What the House Impeachment Inquiry Does and Doesn't Do

Fri Nov 01, 2019 12:36:52PM
Categories: Donald Trump & Politics
Speaker Nancy Pelosi talking with children during "bring your kids to work day."By: Julio Obscura

For only the fourth time in our nations history, the House of Representatives has voted to begin a formal impeachment inquiry into President Donald Trump, and with it a set of rules governing how the impeachment process will be conducted moving forward. The resolution tasked Representative Adam Schiff, Chairman of the House Intelligence Committee, to lead the next phase of the inquiry in public hearings and to write a formal report at the conclusion of his hearings to refer to the House Judiciary Committee for a potential vote on Articles of Impeachment, which would then be voted on by the full House of Representatives.

To be clear, the House of Representatives did not vote to impeach Donald Trump. At least, not yet. Their vote to set the rules on the impeachment investigation merely put on paper how the process will be conducted. It also gives the minority Republican Party the right to invite their own witnesses to testify so long as they provide "a detailed written justification of the relevance" of the witness to Chairman Schiff and if he doesn't feel the proposed witness is relevant then Republicans can request the full committee vote on their proposed witness.

Why Did The Democrats Open an Impeachment Inquiry?

A whistleblower filed a formal complaint to the Inspector General of the Intelligence Community on August 12, 2019 alleging that President Trump pressured foreign government officials, specifically Ukrainian President Volodymyr Zelensky, to publicly declare they were investigating 2020 Democratic Presidential candidate Joe Biden and his son over his son's business dealings in Ukraine and refused to give hundreds of millions of defense aid passed by Congress until the Ukrainian President did so, otherwise known as a quid pro quo.

The Inspector General found sufficient evidence that the whistleblower's complaint was credible and was therefore required by law to inform Congress of the complaint. However, acting director of national intelligence Joseph Maguire took the unprecedented step to prevent Congress from seeing the complaint, even after receiving a subpoena, claiming that he wasn't required to provide the complaint to Congress.

After a tense standoff, the White House finally relented and released a readout (not, as Trump has repeatedly claimed, a transcript) of the call between himself and the Ukrainian President on September, 24. The readout, to the shock of people on both sides of the aisle, was even worse than originally thought. In the readout, Trump makes abundantly clear that he will hold up aid duly authorized by Congress until Zelensky publicly states he is investigating the Biden's.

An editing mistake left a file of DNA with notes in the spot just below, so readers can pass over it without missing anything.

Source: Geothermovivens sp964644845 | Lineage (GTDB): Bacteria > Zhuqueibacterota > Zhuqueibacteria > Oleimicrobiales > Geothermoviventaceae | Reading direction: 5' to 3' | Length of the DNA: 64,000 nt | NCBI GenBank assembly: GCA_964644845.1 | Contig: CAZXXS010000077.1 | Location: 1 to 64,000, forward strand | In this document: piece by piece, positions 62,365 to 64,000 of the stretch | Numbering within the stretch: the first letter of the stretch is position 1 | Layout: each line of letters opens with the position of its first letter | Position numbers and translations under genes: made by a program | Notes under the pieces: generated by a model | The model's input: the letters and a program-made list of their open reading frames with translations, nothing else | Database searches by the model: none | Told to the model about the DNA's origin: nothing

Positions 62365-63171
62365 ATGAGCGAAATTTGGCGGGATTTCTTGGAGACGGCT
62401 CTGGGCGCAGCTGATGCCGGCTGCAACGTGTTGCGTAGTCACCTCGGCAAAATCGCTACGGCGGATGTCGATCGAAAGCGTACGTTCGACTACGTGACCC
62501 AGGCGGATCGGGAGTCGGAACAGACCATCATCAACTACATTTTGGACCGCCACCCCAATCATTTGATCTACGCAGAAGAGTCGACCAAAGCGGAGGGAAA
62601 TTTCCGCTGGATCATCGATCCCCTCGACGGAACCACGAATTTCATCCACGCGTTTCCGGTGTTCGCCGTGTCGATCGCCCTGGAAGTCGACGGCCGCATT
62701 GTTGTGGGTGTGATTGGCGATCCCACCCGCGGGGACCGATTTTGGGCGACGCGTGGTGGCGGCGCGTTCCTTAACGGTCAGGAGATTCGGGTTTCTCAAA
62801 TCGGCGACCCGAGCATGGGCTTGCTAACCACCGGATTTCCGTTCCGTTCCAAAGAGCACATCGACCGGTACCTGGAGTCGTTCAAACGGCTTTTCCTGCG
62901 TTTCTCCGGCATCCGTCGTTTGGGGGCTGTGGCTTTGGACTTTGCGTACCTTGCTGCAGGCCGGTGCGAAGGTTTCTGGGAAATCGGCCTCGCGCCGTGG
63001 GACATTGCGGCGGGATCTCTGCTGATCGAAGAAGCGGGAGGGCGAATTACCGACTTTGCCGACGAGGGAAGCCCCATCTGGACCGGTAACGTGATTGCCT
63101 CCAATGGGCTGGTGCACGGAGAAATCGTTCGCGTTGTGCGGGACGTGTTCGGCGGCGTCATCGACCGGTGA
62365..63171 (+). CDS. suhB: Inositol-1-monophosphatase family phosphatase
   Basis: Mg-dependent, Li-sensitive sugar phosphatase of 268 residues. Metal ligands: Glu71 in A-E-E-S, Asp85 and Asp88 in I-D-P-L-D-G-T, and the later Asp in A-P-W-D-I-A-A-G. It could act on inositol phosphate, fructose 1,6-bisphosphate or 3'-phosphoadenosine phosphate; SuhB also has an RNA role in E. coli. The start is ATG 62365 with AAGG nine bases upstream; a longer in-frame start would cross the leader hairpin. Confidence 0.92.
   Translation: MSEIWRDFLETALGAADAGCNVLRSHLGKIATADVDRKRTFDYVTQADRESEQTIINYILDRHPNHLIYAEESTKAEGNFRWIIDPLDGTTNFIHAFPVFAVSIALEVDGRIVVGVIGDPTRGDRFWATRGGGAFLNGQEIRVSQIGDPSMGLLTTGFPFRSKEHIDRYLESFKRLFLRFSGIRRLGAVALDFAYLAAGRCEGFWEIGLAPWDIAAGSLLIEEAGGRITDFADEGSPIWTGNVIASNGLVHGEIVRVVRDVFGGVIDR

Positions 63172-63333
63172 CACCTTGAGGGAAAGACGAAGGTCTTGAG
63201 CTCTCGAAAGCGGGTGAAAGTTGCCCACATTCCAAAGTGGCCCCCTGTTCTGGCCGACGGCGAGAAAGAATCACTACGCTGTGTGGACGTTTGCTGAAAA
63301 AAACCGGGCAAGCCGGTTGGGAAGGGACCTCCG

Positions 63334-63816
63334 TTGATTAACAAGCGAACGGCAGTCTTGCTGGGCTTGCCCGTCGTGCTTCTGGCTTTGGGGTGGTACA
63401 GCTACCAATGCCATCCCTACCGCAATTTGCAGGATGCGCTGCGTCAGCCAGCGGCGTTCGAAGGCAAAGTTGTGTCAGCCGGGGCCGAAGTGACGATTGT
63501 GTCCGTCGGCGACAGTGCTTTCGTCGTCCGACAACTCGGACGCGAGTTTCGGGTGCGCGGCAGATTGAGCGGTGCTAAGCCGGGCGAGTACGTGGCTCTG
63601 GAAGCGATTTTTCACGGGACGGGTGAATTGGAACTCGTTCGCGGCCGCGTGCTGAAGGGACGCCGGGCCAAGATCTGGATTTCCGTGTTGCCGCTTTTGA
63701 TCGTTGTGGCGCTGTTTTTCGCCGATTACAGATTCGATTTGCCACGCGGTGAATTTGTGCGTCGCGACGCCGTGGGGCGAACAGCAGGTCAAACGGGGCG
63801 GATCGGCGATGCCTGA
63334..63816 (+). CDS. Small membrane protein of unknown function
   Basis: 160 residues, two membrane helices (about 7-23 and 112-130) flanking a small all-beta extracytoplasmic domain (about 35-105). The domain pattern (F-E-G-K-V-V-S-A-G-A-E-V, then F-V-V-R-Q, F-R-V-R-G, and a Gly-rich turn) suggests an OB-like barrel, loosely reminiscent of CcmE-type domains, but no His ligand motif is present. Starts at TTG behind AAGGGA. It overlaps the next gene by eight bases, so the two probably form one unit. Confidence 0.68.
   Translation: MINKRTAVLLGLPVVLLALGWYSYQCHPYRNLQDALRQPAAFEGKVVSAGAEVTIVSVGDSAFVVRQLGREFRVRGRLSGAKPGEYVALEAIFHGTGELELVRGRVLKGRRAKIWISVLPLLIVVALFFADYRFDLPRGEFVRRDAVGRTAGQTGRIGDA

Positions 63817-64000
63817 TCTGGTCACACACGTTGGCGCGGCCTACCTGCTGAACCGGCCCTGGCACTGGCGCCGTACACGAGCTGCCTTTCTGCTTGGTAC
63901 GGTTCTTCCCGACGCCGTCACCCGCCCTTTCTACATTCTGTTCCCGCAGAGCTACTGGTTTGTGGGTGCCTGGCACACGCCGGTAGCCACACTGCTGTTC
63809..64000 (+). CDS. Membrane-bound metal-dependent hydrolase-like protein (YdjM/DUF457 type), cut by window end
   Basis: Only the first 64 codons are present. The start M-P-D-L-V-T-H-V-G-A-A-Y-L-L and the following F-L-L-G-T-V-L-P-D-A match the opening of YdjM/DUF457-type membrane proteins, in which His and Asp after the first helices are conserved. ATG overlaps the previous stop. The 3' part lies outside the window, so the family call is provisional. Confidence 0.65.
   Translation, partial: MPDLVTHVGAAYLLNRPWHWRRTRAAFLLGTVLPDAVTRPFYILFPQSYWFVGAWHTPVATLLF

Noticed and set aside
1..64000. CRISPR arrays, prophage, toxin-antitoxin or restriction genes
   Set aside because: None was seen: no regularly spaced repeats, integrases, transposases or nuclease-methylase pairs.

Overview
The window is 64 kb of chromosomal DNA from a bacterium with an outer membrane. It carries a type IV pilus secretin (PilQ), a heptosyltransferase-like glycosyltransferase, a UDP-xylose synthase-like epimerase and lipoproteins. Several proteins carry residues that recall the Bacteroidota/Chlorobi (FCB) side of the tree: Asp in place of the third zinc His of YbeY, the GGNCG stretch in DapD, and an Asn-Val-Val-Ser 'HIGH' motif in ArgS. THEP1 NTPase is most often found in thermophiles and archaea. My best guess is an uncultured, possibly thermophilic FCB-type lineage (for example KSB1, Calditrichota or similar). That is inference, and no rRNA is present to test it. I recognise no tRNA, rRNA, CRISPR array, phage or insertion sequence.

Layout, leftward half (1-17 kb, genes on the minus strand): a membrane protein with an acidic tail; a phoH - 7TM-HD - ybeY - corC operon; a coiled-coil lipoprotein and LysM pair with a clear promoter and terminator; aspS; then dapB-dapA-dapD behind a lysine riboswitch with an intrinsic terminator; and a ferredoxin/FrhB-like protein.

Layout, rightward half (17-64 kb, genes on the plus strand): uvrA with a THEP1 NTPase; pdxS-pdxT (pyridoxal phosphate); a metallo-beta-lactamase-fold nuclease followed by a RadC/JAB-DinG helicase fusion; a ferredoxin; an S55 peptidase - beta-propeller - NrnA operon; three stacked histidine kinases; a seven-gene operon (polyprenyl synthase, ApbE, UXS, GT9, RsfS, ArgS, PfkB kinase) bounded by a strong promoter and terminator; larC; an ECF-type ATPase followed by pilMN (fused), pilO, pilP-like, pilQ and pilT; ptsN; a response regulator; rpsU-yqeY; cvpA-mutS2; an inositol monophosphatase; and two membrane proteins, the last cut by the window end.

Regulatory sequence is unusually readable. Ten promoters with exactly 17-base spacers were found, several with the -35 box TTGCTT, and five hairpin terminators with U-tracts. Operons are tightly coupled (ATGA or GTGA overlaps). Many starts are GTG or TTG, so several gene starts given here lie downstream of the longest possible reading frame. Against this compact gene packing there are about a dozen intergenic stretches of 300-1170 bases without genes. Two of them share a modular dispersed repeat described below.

That same day, Speaker Pelosi publicly announced that the House of Representatives was opening an impeachment inquiry into the President and after two months of testimony the House has now voted to move to the next phase of that inquiry.

What Happens Next?

The House Intelligence Committee, with the help of the Financial Services, Judiciary, Foreign Affairs, Oversight and Reform, and Ways and Means Committees, has been conducting closed door testimony since the inquiry began in late September. Now the House of Representatives is moving on to the next phase, where the House Intelligence Committee will hold public Impeachment hearings to make their case to the American public.

During the hearings, the new rules passed state that the Chairman and Ranking Member, Republican Devin Nunes, will each get 90 minutes to question any witness. Each will also be able to designate staff members or committee lawyers to conduct the questioning, which is not usually how congressional hearings are conducted, but would make it so witnesses could be questioned by experienced lawyers who understand how to ask challenging and direct questions.

After the House Intelligence Committee's hearings are concluded, they will write a report detailing their findings and deliver it to the House Judiciary Committee which will debate the report and hold on vote on whether to send Articles of Impeachment to the full House of Representatives. Then the full House will hold a debate on the Articles of Impeachment and hold a vote to Impeach the President, which only requires a simple majority of 218 yes votes.

If the President is Impeached by the House of Representatives then he will be tried in the Senate, which requires a two-thirds super majority to convict and remove the President from office. So even if the House Impeaches the President, that is not the end of this saga. In fact, it would only just be beginning.

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